11 route tottenham_court_road leicester_square route noroute p.12 Structured terms (2) reachable(X,Y,noroute):-connected(X,Y,L). reachable(X,Y,route(Z,R)):-connected(X,Z,L), reachable(Z,Y,R). ?-reachable(oxford_circus,charing_cross,R). R = route(tottenham_court_road,route(leicester_square,noroute)); R = route(piccadilly_circus,noroute); R = route(picadilly_circus,route(leicester_square,noroute)) functor

12 . tottenham_court_road leicester_square. [] p.13-4 Lists (3) reachable(X,Y,[]):-connected(X,Y,L). reachable(X,Y,[Z|R]):-connected(X,Z,L), reachable(Z,Y,R). ?-reachable(oxford_circus,charing_cross,R). R = [tottenham_court_road,leicester_square]; R = [piccadilly_circus]; R = [picadilly_circus,leicester_square] list functor

13 Answering queries (1)  Query: which station is nearby Tottenham Court Road? ?- nearby(tottenham_court_road, W).  Prefix ?- means it‘s a query and not a fact.  Answer to query is: {W -> leicester_square} a so-called substitution.  When nearby defined by facts, substitution found by unification.

14 clause fact empty query answer substitution substitution query ?-nearby(tottenham_court_road,W) nearby(X1,Y1):-connected(X1,Y1,L1) Fig.1.2, p.7 Proof tree connected(tottenham_court_road, leicester_square,northern) [] {W->leicester_square, L1->northern} ?-connected(tottenham_court_road,W,L1) {X1->tottenham_court_road, Y1->W}

15 Recall from AI course  Unification to unify two different terms  Resolution inference rule  Refutation proofs, which derive the empty clause  SLD-tree, which summarizes all possible proofs (left to right) for a goal

16 :-teaches(peter,ai_techniques) :-teaches(peter,expert_systems) :-teaches(peter,computer_science) ?-student_of(S,peter) SLD-tree: one path for each proof-tree :-follows(S,C),teaches(peter,C) :-teaches(peter,expert_systems) :-teaches(peter,computer_science) :-teaches(peter,ai_techniques) ?-student_of(S,peter) student_of(X,T):-follows(X,C),teaches(T,C). follows(paul,computer_science). follows(paul,expert_systems). follows(maria,ai_techniques). teaches(adrian,expert_systems). teaches(peter,ai_techniques). teaches(peter,computer_science). p.44-5 []

17 The least Herbrand model  Definition: The set of all ground facts that are logically entailed by the program  All ground facts not in the LHM are false …  LHM be computed as follows: M0 = {}; M1 = { true }; i:=0 while Mi =\= Mi+1 do  i := i +1;  Mi := { h  | h:- b1, …, bn is clause and there is a substitution  such that all bi   Mi-1 } Mi contains all true facts, all others are false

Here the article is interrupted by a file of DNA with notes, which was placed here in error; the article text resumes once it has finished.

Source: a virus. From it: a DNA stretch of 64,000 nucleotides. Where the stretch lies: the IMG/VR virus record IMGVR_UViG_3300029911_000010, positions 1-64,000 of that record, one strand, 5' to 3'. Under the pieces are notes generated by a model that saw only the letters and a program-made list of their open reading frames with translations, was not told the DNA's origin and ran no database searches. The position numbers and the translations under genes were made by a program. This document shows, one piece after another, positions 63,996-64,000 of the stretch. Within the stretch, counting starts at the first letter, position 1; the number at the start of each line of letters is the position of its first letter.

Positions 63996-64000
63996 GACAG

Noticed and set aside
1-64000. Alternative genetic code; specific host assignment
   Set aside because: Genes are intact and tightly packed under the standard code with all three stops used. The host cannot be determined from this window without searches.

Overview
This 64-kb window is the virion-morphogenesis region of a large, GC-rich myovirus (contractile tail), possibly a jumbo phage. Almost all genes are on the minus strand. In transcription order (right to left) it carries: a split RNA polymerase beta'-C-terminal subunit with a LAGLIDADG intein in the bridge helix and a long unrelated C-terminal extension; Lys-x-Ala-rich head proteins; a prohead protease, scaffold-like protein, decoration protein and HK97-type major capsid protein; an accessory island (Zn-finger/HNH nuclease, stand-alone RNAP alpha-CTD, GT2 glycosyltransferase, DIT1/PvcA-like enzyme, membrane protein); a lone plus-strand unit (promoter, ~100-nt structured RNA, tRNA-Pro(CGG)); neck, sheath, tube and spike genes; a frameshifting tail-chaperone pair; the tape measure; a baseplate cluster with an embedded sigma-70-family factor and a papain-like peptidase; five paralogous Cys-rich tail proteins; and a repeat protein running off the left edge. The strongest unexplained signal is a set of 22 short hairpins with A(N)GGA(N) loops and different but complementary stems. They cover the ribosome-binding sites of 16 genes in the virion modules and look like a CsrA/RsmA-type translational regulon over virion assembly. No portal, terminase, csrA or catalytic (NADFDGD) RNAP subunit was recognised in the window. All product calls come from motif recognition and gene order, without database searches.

18 Example LHM KB: p(a,b). a(X,Y) :- p(X,Y). p(b,c). a(X,Y) :- p(X,Z), a(Z,Y). M0 = emtpy; M1 = { true } M2 = { true, p(a,b), p(b,c) } M3 = M2 U {a(a,b), a(b,c) } M4 = M3 U { a(a,c) } M5 = M4...

19 Stochastic Logic Programs  Recall : Prob. Regular Grammars Prob. Context-Free Grammars  What about Prob. Turing Machines ? Or Prob. Grammars ? Stochastic logic programs combine probabilistic reasoning in the style of PCFGs with the expressive power of a programming language.

20 Recall PCFGs

21 We defined

22 Stochastic Logic Programs  Correspondence between CFG - SLP Symbols - Predicates Rules - Clauses Derivations - SLD-derivations/Proofs  So, a stochastic logic program is an annotated logic program. Each clause has an associated probability label. The sum of the probability labels for clauses defining a particular predicate is equal to 1.

23 An Example :-card(a,s) :-rank(a), suit(s) :-suit(s) [] Prob derivation =

24 Example s([the,turtle,sleeps],[]) ?

25 SLPs : Key Ideas

26 Example  Cards : card(R,S) - no proof with R in {a,7,8,9…} and S in { d,h,s,c} fails For each card, there is a unique refutation So,

27 Consider  same_suit(S,S) :- suit(S), suit(S).  In total 16 possible derivations, only 4 will succeed, so

28 Another example (due to Cussens)

29 Questions we can ask (and answer) about SLPs

30 Answers  The algorithmic answers to these questions, again extend those of PCFGs and HMMs, in particular, Tabling is used (to record probabilities of partial proofs and intermediate atoms) Failure Adjusted EM (FAM) is used to solve parameter re-estimation problem  Additional hidden variables range over Possible refutations and derivations for observed atoms Topic of recent research Freiburg : learning from refutations (instead of atoms), combined with structure learning